- As the world’s biggest dedicated crypto futures trading platform, BitMEX commands significant market share - over 50% as at last summer.
- However, amid the recent panic sell-off in the crypto market, the Seychelles-based exchange came under scrutiny and accusations of price manipulation for its role in Bitcoin’s price drop.
As the world’s biggest dedicated crypto futures trading platform, BitMEX commands significant market share - over 50% as at last summer. However, amid the recent panic sell-off in the crypto market, the Seychelles-based exchange came under scrutiny and accusations of price manipulation for its role in Bitcoin’s price drop. Ultimately, this led to reports that traders were turning to rival platforms, including newer competitors Bybit and FTX.
Do these allegations stack up? And what does it mean for other players in an increasingly crowded market for crypto derivatives?
What Happened on March 12?
First, let’s briefly summarize what happened. By March 12, the global COVID-19 pandemic was already causing mass sell-offs in virtually every asset class. The crypto markets went into freefall, with the price of Bitcoin dropping to around $4k.
On this day, BitMEX experienced two 25 minute outages, which the firm attributed to DDOS attacks. At the same time, BitMEX’s auto-liquidation engine kicked in to address the price drop, forcing the liquidation of around $800m of positions in a single day, according to data aggregator Skew.
Much speculation followed, with some commentators accusing BitMEX of feigning an IT issue. Traders in the ETHUSDT pair appear to have been adversely affected, and BitMEX later refunded over 40 BTC to those impacted.
Although it was less widely reported, Gemini also went down for 90 minutes as in light of market turmoil. However, BitMEX outages are well-documented, and the exchange has come under accusations of price manipulation during downtimes in the past.
Whether or not these accusations are founded remains to be seen. But in general, it seems to be accepted that the BitMEX platform uses out of date technology which can’t withstand the trading volumes it regularly sees. However, the ongoing issues experienced by the world’s biggest Bitcoin futures exchange could now put it at risk of losing its crown.
Furthermore, because BitMEX was established in 2014, it enjoyed the enviable position of dominating the crypto derivatives market for many years. These days, it’s a far more crowded space with many new entrants having sprung up over the last year or two. Now, it looks like some of these newcomers are snatching market share, as a result of BitMEX’s woes.
This was evident immediately after the incident on March 12, when ETH futures traders opted to shun BitMEX in favor of other exchanges. Although the other giants like Binance and OKEx won out, some of BitMEX’s newer rivals, such as Bybit and FTX, saw higher trading volumes of ETH futures the day after the incident than BitMEX itself did, according to Skew data.
FTX has already been making the news in 2020, due to a novelty feature allowing users to speculate on the US presidential elections and its attempt to achieve unicorn status. However, Bybit appears to have crept up more quietly in establishing its position as a contender to BitMEX’s throne.
The Rise of Bybit
Bybit started in January 2019 but has already grown to boast trading volumes bigger than some of its predecessors. Most notable is Deribit, which was established in 2016 but has tended to focus on its crypto-backed options as a differentiator.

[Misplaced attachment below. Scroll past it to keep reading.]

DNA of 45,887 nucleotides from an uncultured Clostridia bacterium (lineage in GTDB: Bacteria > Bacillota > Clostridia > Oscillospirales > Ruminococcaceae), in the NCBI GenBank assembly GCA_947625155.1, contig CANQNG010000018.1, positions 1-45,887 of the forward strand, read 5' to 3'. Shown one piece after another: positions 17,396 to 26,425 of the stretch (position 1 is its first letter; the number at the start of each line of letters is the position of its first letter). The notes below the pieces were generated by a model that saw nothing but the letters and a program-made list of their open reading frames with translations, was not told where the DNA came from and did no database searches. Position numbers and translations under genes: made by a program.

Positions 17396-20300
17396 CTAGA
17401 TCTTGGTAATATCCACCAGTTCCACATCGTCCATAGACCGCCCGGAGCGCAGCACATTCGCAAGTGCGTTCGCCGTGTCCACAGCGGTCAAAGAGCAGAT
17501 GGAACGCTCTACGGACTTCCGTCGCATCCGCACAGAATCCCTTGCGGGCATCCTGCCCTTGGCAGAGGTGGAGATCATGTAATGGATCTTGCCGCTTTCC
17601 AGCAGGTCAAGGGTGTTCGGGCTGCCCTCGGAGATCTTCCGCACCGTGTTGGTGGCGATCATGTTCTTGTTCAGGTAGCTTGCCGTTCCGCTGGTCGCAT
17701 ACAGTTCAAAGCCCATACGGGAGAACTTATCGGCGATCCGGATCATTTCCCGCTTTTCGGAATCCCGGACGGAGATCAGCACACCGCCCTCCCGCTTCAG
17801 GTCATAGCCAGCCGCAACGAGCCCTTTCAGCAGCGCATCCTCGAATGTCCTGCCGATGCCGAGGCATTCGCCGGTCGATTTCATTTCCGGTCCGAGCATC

On the biggest trading day in March, as the crypto markets fell, Bybit attracted $3.1bn in trading volume in a single day. This outpaced far longer established exchanges such as Kraken, Bitflyer, and Bitfinex. All of these have been around far longer, but haven’t been able to gain quite the same foothold in the futures market as 15 month-old Bybit.
Of course, the crypto-derivatives market has been growing rapidly over the time since Bybit’s inception. Over the summer of 2019, as Bitcoin soared to its peak price since the 2017 all-time high, both BitMEX and regulated trading platform CME recorded record trading figures.
However, in Bybit’s case, the growth could also be attributed to the fact that the exchange hasn’t been afraid to go after BitMEX’s market share, given that its problems are so evident. On March 13, the day after BitMEX’s most recent downtime incident, a tweet from Bybit CEO Ben Zhou made a subtle dig at his competitor with a tweet highlighting his company’s strong performance on volume and user experience.
Creating Strengths from Vulnerabilities
Bybit also makes a point of demonstrating strength compared to the weaknesses in its biggest competitor. The platform has checks to make the liquidation process fairer, reducing the risk that long positions will be auto-deleveraged in the event of a sudden price drop.
Furthermore, it uses a price close to the bankruptcy threshold, along with a dual price mechanism to avoid market manipulation. These measures all make it less dependent on its insurance fund.
Bybit also offers traders the opportunity to make continuous withdrawals of their profits, as opposed to set times during the day. Furthermore, it has a comparative trading fee structure and leverage compared to its rivals. Users can also access perpetual contracts backed by assets not widely available on other platforms, such as EOS and XRP.
By developing demonstrable strengths in areas where its biggest competitor is showing weakness, Bybit has been able to establish itself as a bonafide rival to BitMEX’s reign. A market monopoly is never a good thing, and particularly in the cryptocurrency universe, which is often emphatically opposed to the idea of centralization.
Therefore, it seems inevitable that the crypto derivatives market will continue to redistribute over a bigger number of players, creating a more robust sector that isn’t dependent on a single point of weakness.